Hostname: page-component-cd4964975-8cclj Total loading time: 0 Render date: 2023-03-28T16:45:59.456Z Has data issue: true Feature Flags: { "useRatesEcommerce": false } hasContentIssue true

Political skill and self-serving counterproductive work behaviors: Moderating role of perceptions of organizational politics

Published online by Cambridge University Press:  20 September 2019

Fariha Zahid*
Suleman Dawood School of Business, Lahore University of Management Sciences, Opposite sector “U”, Lahore Cantt, Postal Code 54792, Lahore, Pakistan
Arif Nazir Butt
Suleman Dawood School of Business, Lahore University of Management Sciences, Opposite sector “U”, Lahore Cantt, Postal Code 54792, Lahore, Pakistan
Abdul Karim Khan
UAE University, Office 2051, Building H-3, Khalifa Bin Zayed Road, Al Ain15551, UAE
*Corresponding author. Email:


The scholarship on political skill documents that it is a social savvy, personal style construct, associated with positive personal and organizational outcomes. However, this study takes a counterintuitive view and demonstrates that despite being a positive resource, political skill also has the potential to be used as a self-serving device to achieve one's personal agendas in the form of self-serving counterproductive work behaviors. Borrowing insights from the trait activation theory, this study demonstrates that a context, high in political perceptions, acts as an incentivized condition for politically skilled people to execute its dark side. The results supported the hypothesis and revealed that under high perceptions of organizational politics, political skill will have a significant, positive relation with self-serving counterproductive work behaviors. The study discusses important theoretical and practical implications of these results and extends the domains of political skill and counterproductive work behaviors.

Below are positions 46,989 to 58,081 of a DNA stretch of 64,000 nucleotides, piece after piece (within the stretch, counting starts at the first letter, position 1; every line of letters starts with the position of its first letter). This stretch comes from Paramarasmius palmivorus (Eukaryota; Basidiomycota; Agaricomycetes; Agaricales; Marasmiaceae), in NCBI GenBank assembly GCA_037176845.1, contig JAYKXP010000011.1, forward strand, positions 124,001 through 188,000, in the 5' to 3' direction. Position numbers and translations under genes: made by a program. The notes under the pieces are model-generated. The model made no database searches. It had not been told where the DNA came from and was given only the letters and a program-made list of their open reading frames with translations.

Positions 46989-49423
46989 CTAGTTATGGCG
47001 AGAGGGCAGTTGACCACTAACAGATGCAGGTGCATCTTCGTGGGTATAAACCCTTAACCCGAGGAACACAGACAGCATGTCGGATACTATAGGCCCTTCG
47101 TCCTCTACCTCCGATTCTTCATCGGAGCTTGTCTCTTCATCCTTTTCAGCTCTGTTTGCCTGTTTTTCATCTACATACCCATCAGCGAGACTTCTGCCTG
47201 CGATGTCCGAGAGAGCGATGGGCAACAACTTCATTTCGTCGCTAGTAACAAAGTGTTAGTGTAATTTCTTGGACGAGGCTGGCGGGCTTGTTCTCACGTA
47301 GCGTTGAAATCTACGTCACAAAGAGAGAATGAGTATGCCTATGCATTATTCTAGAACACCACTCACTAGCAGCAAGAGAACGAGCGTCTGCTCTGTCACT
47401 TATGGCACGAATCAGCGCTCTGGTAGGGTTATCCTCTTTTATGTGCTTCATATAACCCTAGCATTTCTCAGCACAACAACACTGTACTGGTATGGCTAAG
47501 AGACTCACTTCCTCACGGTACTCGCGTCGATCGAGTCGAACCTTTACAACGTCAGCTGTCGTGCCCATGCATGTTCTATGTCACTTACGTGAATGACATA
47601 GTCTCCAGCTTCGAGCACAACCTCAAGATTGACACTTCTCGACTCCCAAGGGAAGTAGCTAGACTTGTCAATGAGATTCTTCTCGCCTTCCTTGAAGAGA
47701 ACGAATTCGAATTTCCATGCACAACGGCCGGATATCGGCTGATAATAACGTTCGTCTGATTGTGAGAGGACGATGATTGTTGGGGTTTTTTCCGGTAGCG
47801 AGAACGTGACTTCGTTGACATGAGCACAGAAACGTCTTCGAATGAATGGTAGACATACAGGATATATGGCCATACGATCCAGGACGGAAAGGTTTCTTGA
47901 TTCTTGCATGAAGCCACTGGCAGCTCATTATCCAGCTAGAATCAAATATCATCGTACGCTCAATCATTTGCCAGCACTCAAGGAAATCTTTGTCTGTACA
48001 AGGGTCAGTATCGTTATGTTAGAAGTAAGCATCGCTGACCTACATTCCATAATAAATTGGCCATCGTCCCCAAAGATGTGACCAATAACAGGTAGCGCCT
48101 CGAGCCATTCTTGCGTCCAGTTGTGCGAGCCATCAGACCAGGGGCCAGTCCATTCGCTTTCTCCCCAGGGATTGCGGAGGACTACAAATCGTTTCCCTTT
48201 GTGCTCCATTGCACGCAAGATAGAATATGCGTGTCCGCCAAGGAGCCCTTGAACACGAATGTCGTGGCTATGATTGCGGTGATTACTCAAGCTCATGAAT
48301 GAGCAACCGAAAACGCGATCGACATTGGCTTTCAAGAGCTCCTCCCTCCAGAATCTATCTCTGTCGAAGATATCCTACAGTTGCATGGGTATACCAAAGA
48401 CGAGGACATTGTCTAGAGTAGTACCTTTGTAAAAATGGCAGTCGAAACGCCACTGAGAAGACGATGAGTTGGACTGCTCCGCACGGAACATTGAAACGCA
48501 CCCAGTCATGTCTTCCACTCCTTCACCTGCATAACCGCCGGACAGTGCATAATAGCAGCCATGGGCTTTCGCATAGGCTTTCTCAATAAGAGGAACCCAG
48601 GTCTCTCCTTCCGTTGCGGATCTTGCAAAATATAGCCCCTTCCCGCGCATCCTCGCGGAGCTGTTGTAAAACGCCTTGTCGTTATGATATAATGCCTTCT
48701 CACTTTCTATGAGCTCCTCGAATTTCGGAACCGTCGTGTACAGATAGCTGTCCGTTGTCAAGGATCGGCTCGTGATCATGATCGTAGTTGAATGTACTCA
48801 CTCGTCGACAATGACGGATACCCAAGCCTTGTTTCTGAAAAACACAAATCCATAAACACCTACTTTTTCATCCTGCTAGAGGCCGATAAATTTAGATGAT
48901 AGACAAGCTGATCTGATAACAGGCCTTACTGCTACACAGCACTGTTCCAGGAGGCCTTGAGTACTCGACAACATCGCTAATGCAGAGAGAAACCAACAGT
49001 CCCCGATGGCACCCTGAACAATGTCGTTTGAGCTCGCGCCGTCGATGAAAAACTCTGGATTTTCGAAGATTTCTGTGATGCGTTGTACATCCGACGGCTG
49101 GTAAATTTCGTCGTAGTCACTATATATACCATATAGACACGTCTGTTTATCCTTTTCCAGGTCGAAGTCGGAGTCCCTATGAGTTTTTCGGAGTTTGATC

Research Article
Copyright © Cambridge University Press and Australian and New Zealand Academy of Management 2019

Access options

Get access to the full version of this content by using one of the access options below. (Log in options will check for institutional or personal access. Content may require purchase if you do not have access.)


Aiken, L. S., & West, S. G. (1991). Multiple regression: Testing and interpreting interactions. Newbury Park, CA: Sage.Google Scholar
Anderson, J. C., & Gerbing, D. W. (1988). Structural equation modeling in practice: A review and recommended two-step approach. Psychological Bulletin, 103(3), 411423.CrossRefGoogle Scholar
Blickle, G., Kramer, J., Schneider, P. B., Meurs, J. A., Ferris, G. R., Mierke, J., & Momm, T. D. (2011). Role of political skill in job performance prediction beyond general mental ability and personality in cross-sectional and predictive studies 1. Journal of Applied Social Psychology, 41(2), 488514.CrossRefGoogle Scholar
Blickle, G., & Schnitzler, A. K. (2010). Is the political skill inventory fit for personnel selection? An experimental field study. International Journal of Selection and Assessment, 18(2), 155165.CrossRefGoogle Scholar
Blickle, G., Wendel, S., & Ferris, G. R. (2010). Political skill as moderator of personality–job performance relationships in socioanalytic theory: Test of the getting ahead motive in automobile sales. Journal of Vocational Behavior, 76(2), 326335.CrossRefGoogle Scholar